# Is $\operatorname{Aut}(\mathbb{I})$ isomorphic to $\operatorname{Aut}(\mathbb{I}^2)$?

Is $\def\Aut{\operatorname{Aut}}\Aut(\mathbb{I})$ isomorphic to $\Aut(\mathbb{I}^2)$ ? ($\mathbb{I},\mathbb{I}^2$ have their usual meaning as objects in $\mathsf{Top}$).

I show some of one of my attempts. I was trying to show that the two are not isomorphic by considering the elements of order $2$ of both groups. If $\Aut(\mathbb{I})$ has a finite number of elements of order $2$, then $\Aut(\mathbb{I}^2)$ would have more elements of order $2$ (because for each $f\in \Aut(I)$ of order $2$, the functions $f_1,f_2$ given by $f_1(x,y)=(f(x),f(y)),f_2(x,y)=(x,f(y))$ are elements of order $2$ of $\Aut(\mathbb{I}^2)$ ).

Shortly, I found that $\Aut(\mathbb{I})$ has infinitely many elements of order $2$, thus this does not work.

#### Solutions Collecting From Web of "Is $\operatorname{Aut}(\mathbb{I})$ isomorphic to $\operatorname{Aut}(\mathbb{I}^2)$?"

If you knew that there were only a non-zero finite number of elements of $\text{Aut}(\Bbb I)$ of order $2$, then your approach would do the trick. However, since you know that each map $x\mapsto(1-x^n)^{1/n}$ with $n\in\Bbb Z_+$ is an element of $\text{Aut}(\Bbb I)$ of order $2$, then there are infinitely many such elements in both automorphism groups. Without something more–like showing that the respective infinite collections of order $2$ elements are of different cardinality–this won’t be enough.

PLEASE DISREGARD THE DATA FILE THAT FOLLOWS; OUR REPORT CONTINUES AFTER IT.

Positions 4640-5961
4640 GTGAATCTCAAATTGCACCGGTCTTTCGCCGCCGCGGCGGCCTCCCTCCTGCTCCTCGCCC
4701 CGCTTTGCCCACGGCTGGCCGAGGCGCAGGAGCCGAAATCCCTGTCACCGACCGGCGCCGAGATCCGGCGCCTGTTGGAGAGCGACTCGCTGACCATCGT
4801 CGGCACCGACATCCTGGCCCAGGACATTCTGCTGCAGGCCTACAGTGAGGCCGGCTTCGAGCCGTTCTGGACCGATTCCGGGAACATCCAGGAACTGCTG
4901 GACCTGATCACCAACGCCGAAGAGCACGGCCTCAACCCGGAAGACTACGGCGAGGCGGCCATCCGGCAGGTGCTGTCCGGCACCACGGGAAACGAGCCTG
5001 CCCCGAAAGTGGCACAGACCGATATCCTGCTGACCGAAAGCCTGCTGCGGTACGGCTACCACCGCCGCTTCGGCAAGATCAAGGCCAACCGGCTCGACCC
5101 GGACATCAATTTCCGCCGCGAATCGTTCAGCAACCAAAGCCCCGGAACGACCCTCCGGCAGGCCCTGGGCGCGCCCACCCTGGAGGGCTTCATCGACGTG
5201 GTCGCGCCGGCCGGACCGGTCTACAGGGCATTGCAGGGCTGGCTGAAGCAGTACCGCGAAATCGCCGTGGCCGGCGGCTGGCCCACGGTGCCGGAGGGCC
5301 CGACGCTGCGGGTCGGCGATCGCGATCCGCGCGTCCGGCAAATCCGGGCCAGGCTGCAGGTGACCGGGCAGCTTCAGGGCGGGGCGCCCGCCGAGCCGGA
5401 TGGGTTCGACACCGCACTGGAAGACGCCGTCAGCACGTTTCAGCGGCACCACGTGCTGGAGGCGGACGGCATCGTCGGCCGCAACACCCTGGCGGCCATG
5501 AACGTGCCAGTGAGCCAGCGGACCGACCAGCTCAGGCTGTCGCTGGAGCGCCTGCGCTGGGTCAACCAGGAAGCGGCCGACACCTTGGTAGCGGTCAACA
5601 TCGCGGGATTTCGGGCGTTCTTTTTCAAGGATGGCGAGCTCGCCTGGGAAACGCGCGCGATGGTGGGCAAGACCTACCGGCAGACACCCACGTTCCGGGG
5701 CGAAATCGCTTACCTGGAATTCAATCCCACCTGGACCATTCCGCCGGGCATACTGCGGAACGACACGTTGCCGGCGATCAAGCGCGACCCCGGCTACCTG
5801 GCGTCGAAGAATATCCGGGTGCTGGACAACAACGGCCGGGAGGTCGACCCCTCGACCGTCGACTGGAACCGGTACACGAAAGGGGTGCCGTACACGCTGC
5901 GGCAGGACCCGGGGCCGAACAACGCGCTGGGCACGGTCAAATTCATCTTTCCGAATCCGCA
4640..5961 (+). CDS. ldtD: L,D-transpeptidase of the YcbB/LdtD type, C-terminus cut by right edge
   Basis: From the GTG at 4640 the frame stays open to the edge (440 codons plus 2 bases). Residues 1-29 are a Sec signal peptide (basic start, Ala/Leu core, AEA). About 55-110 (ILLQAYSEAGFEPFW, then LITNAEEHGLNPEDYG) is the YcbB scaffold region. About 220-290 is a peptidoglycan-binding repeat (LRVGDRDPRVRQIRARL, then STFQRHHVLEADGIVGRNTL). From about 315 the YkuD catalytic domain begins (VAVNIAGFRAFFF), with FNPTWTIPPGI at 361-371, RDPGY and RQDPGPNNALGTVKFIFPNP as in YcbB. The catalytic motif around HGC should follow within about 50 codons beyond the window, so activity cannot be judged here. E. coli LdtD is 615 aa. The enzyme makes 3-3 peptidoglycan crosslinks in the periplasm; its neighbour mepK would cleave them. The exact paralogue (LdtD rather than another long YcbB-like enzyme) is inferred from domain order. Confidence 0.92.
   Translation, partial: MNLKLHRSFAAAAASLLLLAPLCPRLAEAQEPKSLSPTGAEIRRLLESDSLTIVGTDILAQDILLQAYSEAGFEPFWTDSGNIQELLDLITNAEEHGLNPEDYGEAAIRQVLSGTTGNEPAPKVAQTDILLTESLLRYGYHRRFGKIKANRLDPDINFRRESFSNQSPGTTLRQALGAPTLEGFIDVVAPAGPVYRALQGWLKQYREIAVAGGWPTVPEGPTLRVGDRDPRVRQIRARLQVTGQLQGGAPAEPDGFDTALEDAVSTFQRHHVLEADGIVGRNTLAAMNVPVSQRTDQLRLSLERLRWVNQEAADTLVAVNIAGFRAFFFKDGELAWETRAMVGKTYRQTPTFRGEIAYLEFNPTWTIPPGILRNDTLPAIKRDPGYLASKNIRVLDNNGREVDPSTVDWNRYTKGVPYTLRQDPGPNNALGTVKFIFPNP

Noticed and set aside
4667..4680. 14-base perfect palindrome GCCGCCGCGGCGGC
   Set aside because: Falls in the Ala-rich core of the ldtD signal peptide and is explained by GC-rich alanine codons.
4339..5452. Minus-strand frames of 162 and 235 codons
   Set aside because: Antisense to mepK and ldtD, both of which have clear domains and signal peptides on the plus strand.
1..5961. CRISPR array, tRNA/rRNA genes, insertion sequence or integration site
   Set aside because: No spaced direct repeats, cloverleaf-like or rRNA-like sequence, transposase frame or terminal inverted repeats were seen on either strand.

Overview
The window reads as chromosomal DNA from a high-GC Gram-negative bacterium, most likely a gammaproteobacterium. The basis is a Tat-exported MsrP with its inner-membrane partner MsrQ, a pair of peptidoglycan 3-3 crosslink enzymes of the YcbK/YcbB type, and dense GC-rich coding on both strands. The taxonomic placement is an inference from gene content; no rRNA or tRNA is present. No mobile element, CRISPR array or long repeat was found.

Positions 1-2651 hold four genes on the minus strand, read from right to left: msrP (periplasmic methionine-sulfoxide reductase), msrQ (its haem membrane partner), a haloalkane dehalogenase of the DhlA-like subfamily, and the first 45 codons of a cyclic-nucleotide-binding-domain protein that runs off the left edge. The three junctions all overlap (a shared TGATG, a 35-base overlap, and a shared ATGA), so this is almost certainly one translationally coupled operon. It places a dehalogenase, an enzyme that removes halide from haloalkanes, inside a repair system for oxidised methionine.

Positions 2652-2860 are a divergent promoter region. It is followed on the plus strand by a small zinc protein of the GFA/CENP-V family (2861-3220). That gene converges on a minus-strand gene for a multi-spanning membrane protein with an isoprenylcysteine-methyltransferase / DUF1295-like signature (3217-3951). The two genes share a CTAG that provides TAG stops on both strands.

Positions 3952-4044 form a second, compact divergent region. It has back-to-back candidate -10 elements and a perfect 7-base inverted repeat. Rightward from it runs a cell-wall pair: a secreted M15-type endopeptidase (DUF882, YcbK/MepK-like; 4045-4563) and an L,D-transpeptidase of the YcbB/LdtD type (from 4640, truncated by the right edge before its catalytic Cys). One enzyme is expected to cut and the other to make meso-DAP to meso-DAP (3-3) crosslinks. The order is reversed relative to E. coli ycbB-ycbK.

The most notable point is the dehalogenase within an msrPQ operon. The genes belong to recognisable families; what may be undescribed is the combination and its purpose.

Consider instead the function $g:\Bbb I^2\to\Bbb I^2$ given by $$g(x,y)=(1-y,x).$$ You should be able to show that $g$ is an automorphism of order $4$. Does $\text{Aut}(\Bbb I)$ have any elements of order $4$?

Hints: Each auto-homeomorphism on $\Bbb I$ will either be strictly increasing or strictly decreasing. The only strictly increasing auto-homeomorphism on $\Bbb I$ of finite order is the identity function. Consider the multiplicative subgroup $C_2:=\{1,-1\}$ of $\Bbb C^\times,$ and the function $\phi:\text{Aut}(\Bbb I)\to C_2$ taking strictly increasing functions to $1$ and strictly decreasing functions to $-1$. You should be able to show that $\phi:\text{Aut}(\Bbb I)\to C_2$ is a surjective homomorphism. From this, we see that if $f$ is a strictly decreasing auto-homeomorphism of $\Bbb I$ of finite order, then $f$ has even order. How is the order of $f$ related to the order of $f^2$? Is $f^2$ strictly increasing or strictly decreasing? What can we then conclude about the order of $f$?